Editorial: Lung Cancer Worldwide| Volume 14, ISSUE 9, P1504-1509, September 2019

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# Lung Cancer in Chile

Open Archive

## Introduction

Chile is a long and narrow country located in South America; its population as of 2017 was 18,419,192. Life expectancy is 83 years for women and 77 years for men.
Censo2018
Estimaciones y proyecciones de la población de Chile 1992-2050. Methodology and main results [Spanish].
Cancer is currently the second leading cause of death in Chile, causing 25.6% of total annual deaths, and recent estimations report that cancer will be the leading cause of death by 2030. It is also the main cause of disease burden measured in terms of disability-adjusted life-years.
Censo2018
Estimaciones y proyecciones de la población de Chile 1992-2050. Methodology and main results [Spanish].
The increasing incidence of cancer can be explained by aging of the Chilean population and known risk factors such as obesity, cigarette smoking, sedentary lifestyle, and other environmental factors. The Chilean health system has universal coverage; it is based on a two-tier system with both private and public health providers. This has led to significant health inequalities, which have been the focus of several health reforms. Current public health spending is 8.1% of the gross domestic product. The new National Cancer Plan is still being debated in Congress, and it is hoped that this plan will improve prevention, diagnosis, and treatment for Chilean patients.

## Epidemiology

Lung cancer in Chile, as in many countries in the world, is one of the most common cancers in the country. According to Globocan statistics, 53,365 new cases of cancer and 28,443 deaths were projected for Chile in 2018. The reported annual incidence of new cases of lung cancer in 2018 in both sexes was 3873, with lung cancer being the first cause of cancer death and accounting for approximately 3581 deaths.
World Health Organization
International Agency for Research on Cancer. Rates: cancers by population: Chile; source: Globocan 2018.
The incidence of lung cancer in two different regions of Chile that are Antofagasta and De Los Rios are shown in Figure 1.

Primer informe de registros poblacionales de cáncer de Chile, Quinquenio 2003–2007. https://www.paho.org/chi/index.php?option=com_docman&view=download&alias=174-informe-rpc-chile-2003-2007&category_slug=cancer&Itemid=1145. Accessed January 13, 2019.

Torres-Avilés et al. analyzed the m (e.ortality rate in Chile for lung cancer between 1990 and 2009 and observed that there was a 19.9% reduction in the lung cancer mortality rate in male patients but an increase of 28.4% in female patients.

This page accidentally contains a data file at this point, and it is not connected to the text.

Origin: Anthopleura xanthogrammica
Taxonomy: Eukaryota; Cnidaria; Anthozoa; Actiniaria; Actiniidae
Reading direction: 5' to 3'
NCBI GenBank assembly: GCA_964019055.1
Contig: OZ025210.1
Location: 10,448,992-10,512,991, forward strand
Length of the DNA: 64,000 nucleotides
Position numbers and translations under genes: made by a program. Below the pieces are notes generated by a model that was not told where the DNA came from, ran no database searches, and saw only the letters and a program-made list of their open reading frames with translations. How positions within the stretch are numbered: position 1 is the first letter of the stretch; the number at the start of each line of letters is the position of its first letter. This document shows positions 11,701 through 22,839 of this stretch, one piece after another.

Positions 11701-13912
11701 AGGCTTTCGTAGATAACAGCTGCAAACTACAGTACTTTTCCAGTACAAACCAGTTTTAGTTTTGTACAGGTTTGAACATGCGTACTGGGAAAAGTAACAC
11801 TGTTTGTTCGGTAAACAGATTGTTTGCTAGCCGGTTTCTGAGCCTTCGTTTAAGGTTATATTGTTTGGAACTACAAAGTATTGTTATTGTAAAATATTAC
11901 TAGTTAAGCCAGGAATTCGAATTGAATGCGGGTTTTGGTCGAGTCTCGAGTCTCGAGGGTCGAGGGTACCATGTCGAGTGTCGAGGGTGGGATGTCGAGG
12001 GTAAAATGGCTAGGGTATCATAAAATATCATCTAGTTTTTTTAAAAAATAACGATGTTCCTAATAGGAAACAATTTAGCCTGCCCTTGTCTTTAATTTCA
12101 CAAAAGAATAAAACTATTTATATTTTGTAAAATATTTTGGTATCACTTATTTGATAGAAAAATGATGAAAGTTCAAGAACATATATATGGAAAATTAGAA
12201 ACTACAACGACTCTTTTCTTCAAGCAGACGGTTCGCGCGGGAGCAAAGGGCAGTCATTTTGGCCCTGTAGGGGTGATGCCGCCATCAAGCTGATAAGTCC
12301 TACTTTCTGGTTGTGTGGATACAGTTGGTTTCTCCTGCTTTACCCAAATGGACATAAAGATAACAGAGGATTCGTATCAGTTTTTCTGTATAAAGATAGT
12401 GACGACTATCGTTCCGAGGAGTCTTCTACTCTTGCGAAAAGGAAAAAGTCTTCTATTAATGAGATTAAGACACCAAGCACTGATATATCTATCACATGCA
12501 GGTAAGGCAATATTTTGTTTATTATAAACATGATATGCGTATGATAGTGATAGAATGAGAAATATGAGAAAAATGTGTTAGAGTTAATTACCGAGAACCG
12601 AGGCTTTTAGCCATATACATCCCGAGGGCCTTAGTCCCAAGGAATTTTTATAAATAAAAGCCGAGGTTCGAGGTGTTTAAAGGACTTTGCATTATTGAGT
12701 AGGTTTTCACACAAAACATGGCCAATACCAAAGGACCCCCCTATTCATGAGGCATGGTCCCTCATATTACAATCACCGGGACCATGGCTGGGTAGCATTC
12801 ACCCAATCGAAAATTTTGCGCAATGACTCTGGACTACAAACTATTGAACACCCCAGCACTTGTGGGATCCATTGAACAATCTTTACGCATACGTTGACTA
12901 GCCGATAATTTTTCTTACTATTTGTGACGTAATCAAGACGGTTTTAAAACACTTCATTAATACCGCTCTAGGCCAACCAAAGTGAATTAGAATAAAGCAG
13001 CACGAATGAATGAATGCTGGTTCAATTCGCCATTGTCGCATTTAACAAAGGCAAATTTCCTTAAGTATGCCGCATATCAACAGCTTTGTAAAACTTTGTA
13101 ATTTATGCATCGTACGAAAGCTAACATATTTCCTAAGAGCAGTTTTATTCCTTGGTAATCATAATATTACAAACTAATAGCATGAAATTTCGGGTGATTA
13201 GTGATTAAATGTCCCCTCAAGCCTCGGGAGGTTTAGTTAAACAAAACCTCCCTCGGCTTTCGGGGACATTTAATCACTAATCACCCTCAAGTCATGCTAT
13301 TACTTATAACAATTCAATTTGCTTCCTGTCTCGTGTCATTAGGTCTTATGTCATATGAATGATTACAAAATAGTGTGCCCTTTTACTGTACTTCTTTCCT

• Torres-Avilés F.
• Moraga T.
• Núñez L.
• Icaza G.
Lung cancer mortality trends in Chile and six-year projections using Bayesian dynamic linear models.
Considering traditional risk factors, smoking is an important problem in Chile. According to data from the national health survey, 32.5% of the population are active smokers. Subgroup analysis shows that the prevalence of active smokers between the ages of 25 and 44 years has remained stable, although in the group of those 15 to 24 years old the prevalence of smoking has declined in recent years.
Departamento de Epidemiología División de Planificación Sanitaria Ministerio de Salud, Chile. Consumo de tabaco. Informe Encuesta Nacional de Salud 2016-2017.
This could be due to the restrictive legislation and tax rate increase that were implemented in Chile in 2010. Exposure to secondhand smoke remains a big problem in Chile. Nicotine concentrations in the indoor air of public places and workplaces in Santiago were among the highest in Latin America, particularly in restaurants and bars. Erazo et al. measured air nicotine concentrations, which were 3.2, 35.5, and 56.2 times higher in nonsmoking areas in mixed venues, smoking areas in mixed venues, and smoking venues, respectively, than in smoke-free venues in 30 bars in Santiago, Chile.
• Erazo M.
• Iglesias V.
• Droppelmann A.
• et al.
Secondhand tobacco smoke in bars and restaurants in Santiago, Chile: evaluation of partial smoking ban legislation in public places.
A special consideration is arsenic exposure in the Chilean population. Marshall et al. compared two different regions of Chile according to exposure to water contamination with arsenic between the years 1950 and 2000. The lung and bladder cancer mortality rate ratios for the region Antofagasta (region II), which was exposed to water contamination, compared with those for the region Valparaiso (region V) started to increase about 10 years after high levels of arsenic exposure commenced and continued to rise until peaking in 1986–1997.
• Marshall G.
• Ferreccio C.
• Yuan Y.
• et al.
Fifty-year study of lung and bladder cancer mortality in Chile related to arsenic in drinking water.
Despite installation of treatment plants in 1970 and 1978, which reduced concentrations to less than 10 μg/L, combined lung and bladder cancer mortality rates in region II were highest in the period 1992–1994, with mortality rates of 153 and 50 per 100,000 men and women, respectively, compared with 54 and 19 per 100,000 in region V. An update published in 2017 by Smith et al. demonstrated that the population exposed to arsenic-contaminated water had increased risks of bladder and lung cancer, even 40 years after reduction of the exposure.
• Smith A.H.
• Marshall G.
• Roh T.
• Ferreccio C.
• Liaw J.
• Steinmaus C.
Lung, bladder, and kidney cancer mortality 40 years after arsenic exposure reduction.

## Screening

As of this moment, there is no national screening program for lung cancer in Chile. Considering the recently published positive results of the NELSON trial, in which computed tomography (CT) screening was shown to be effective in assessing lung nodules in people at high risk for lung cancer, major efforts are needed to implement effective strategies for the near future.

De Koning H, Van Der Aalst C, Ten Haaf K, et al. Effects of volume CT lung cancer screening: mortality results of the NELSON randomized-controlled population based trial. Abstract presented at the 19th World Conference on Lung Cancer. September 25, 2018; Toronto, Canada.

Saldias et al. studied 160 high-risk patients who underwent screening for 3 years with CT scans and follow-up for 5 years. Lung cancer was diagnosed in 5.6% of those patients. In most patients, the diagnosis was made in early stages of the disease, and 92% of patients had false-positive results.
• Saldias P.F.
• Diaz P.J.C.
• Rain M.C.
• Illanes C.
• Diaz T.R.
• Diaz P.O.
Detección precoz de cáncer pulmonar con tomografía computarizada de tórax en pacientes con enfermedad pulmonar obstructiva crónica tabáquica.
In countries such as Chile, funding efforts in screening have to be balanced with the eventual different findings of CT and the resolution capacity of our health system. In most of the public hospitals in Chile, lack of radiologists specialized in lung pathology and thoracic surgeons make it unreasonable to pursue a screening program at this moment.